What’s new Anthotypes Finding plants and pigments for making anthotypes

Finding plants and pigments for making anthotypes

Writer and photography / Malin Fabbri

An excerpt from Anthotypes – Explore the darkroom in your garden and make photographs using plants. Plants suitable for making anthotypes and where to get them.

Anthotypes by Malin FabbriGoing down to the local flower market you will find countless possibilities for anthotyping. And, going just before closing time, you may find that the traders will sell the flowers half price, rather than packing them up and taking them back home again. A good example is the Colombia Road flower market in London. The flowers that have passed their sell-by-date for the table – but not for anthotyping – may also be virtually free. Freshly picked flowers are preferred, but market flowers are a good source for pigments. Apart from flower markets, there are also the woods, the fields, your garden, larder, fridge, window sill, spice cabinet and wine cellar to be explored.

Luckily my mother has a green thumb and likes raising flowers and plants in her garden and on her windowsills. I like to harvest them. (Or, “raid them” as she calls it, my counter argument is that they will be given eternal life in my anthotypes – which does not soothe her). To make enough emulsion for one print, often one or two flowers will do – hardly enough to make a fuss about!

Don’t judge a flower by its petals!

Anthotypes from lilacs
“Lantern shadow” by Malin Fabbri, 2011.The color of the petals is often different from the color of the final print. This golden brown print was made from emulsion from the blue flower of a Common lilac (Syringa vulgaris).

The color of the plant will not necessarily be the color of the emulsion or the final print. For example, the emulsion from the blue flower of a common lilac (Syringa vulgaris) will result in a golden brown print. Any two plants with similar colored petals can produce two totally different colored emulsions. For example beauty bush from the honeysuckle family (Kolkwitzia amabilis) and Tatarian honeysuckle (Lonicera tatarica) both give you a dark brown emulsion, whereas bleeding heart – also called lyre flower, old-fashioned bleeding-heart, venus’s car, lady in a bath and dutchman’s trousers – (Lamprocapnos spectabilis), of the same color, will produce an emulsion of a light blue shade.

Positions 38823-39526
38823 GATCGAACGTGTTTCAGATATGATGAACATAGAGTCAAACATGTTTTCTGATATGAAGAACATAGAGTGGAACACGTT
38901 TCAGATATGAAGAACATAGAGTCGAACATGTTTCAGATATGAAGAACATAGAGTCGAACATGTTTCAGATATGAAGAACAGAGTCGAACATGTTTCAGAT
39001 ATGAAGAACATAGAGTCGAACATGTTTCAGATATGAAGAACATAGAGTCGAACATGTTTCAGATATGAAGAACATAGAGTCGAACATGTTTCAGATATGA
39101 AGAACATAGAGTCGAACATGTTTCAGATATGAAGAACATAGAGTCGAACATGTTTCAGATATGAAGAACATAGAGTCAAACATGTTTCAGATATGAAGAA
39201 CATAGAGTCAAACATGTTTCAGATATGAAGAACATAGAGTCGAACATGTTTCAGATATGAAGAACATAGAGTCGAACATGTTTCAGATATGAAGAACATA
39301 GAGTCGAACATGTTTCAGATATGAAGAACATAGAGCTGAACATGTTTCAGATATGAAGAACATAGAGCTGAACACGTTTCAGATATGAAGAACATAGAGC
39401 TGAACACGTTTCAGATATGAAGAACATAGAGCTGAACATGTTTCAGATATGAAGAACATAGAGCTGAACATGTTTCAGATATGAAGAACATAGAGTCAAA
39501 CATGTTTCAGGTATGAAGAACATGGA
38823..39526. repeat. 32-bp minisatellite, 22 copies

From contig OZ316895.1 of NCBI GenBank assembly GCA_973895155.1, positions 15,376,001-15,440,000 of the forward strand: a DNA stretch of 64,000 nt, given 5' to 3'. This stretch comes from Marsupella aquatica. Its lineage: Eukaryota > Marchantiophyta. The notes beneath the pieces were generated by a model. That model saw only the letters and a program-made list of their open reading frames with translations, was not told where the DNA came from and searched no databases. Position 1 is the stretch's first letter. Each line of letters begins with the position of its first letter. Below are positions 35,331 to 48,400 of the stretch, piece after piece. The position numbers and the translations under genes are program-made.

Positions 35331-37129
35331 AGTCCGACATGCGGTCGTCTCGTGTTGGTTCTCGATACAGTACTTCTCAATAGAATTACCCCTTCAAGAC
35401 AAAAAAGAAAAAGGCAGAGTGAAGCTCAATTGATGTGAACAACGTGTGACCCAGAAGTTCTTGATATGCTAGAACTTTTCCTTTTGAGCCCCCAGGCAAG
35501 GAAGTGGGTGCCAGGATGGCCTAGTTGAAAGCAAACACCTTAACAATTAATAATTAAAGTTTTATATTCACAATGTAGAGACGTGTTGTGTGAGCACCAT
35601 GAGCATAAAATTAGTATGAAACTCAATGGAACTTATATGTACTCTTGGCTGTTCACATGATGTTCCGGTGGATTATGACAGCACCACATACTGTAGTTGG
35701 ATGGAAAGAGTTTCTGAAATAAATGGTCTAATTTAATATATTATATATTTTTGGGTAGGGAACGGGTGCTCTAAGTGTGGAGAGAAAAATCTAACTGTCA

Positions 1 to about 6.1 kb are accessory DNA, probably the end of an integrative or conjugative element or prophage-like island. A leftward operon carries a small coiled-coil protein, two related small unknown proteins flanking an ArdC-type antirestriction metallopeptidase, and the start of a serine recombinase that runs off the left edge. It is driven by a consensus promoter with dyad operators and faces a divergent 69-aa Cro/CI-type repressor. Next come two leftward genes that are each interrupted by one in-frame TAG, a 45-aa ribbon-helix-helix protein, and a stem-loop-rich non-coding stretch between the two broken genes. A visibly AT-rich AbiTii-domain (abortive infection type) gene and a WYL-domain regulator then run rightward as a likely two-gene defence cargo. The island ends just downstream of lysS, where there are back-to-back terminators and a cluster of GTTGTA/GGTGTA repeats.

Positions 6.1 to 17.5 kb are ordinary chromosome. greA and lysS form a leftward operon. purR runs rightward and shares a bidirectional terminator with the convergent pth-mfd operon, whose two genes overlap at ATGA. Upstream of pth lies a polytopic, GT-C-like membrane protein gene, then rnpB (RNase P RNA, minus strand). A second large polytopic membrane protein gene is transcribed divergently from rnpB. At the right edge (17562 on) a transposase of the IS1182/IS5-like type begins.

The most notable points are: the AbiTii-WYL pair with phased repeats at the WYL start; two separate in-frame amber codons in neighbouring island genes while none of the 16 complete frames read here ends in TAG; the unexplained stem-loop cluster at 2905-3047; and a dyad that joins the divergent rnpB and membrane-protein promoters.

A lot of very colorful plants are a disappointment, resulting in brown and grey emulsions when a vibrant pink or blue was expected. Different shades of brown and greyish-green are not hard to come by, but finding the gems that will produce a spectacular color is a quest. The purple pansy (Viola wittrockiana) is one of these, making a luminous blue print. Another gem is black currants (Ribes negru), making a strong pink print.

Using fruits as the base for emulsions sometimes comes with a few surprises. Though red currants (Ribes rubrum) behave properly, black currants (Ribes nigrum) unexpectedly turn to slime when crushed, and even the strained emulsion is slimy. They still produce a very fine print. The evil cousin of ordinary cherries (Prunus apetala) is amarelle or sour cherries (Prunus cerasus) where the emulsion has time to oxidize before it dries on the paper, turning brown like an apple does when cut in half and left in the open air. The resulting print is not worth the work.

Most plants you try will probably yield some kind of image, but some work much better than others. Flower petals, berries, plants, vegetables, wine, juices or even spices can be used. The gallery section is by no means a complete list of plants to use for your emulsion. The list is an indication of good plants to start with. Plants, flowers and fruit can be found in every color in the visible spectrum, but, bear in mind that the color of a petal is not often the color of the final print.

The plants to continue your work with is a matter of your own experimentation. Many plants have been tried and tested. One of the most odd examples is given in The art of Photography by Dr. G. C. Hermann Halleur, late director of the Royal Technical School at Bochum, published by John Weale in London, in 1854:

“Saw-dust and shavings of mahogany, when boiled in water, yield to that fluid their coloring matter; paper imbibed with this decoction is highly sensitive to light, and gives very pretty pictures; but they are not more permanent than the preceding anthotypes.”

There are thousands of unexplored plants, flowers or vegetables not mentioned here. Most of them have never been tried. The possibilities are countless.

Malin Fabbri has written three books on alternative photographic processes. In 1999 she began AlternativePhotography.com, and continues to be it’s editor.

Get the book on anthotypes
Ultimage guide to anthotypesAnthotypes – Explore the darkroom in your garden and make photographs using plants
by Malin Fabbri
 
Make prints using plants – an environmentally safe process! It is possible to print photographs using nothing but juice extracted from the petals of flowers, the peel from fruits and pigments from plants. This book will show you how it is done, and expand your creative horizons with plenty of examples from artists working with anthotypes today.
 
Strongly recommended for beginners and experts.

2 thoughts on “Finding plants and pigments for making anthotypes

  1. hey… have u tried English or Black walnuts? Either wood shavings or the skin on the nuts produces a very fine brown stain…which I’ve never had produce a print from….

  2. I forgot I left this question… I tried it… it is an absolutely permanent, light proof stain as you would ever need… presuming you needed to dye something… brown…

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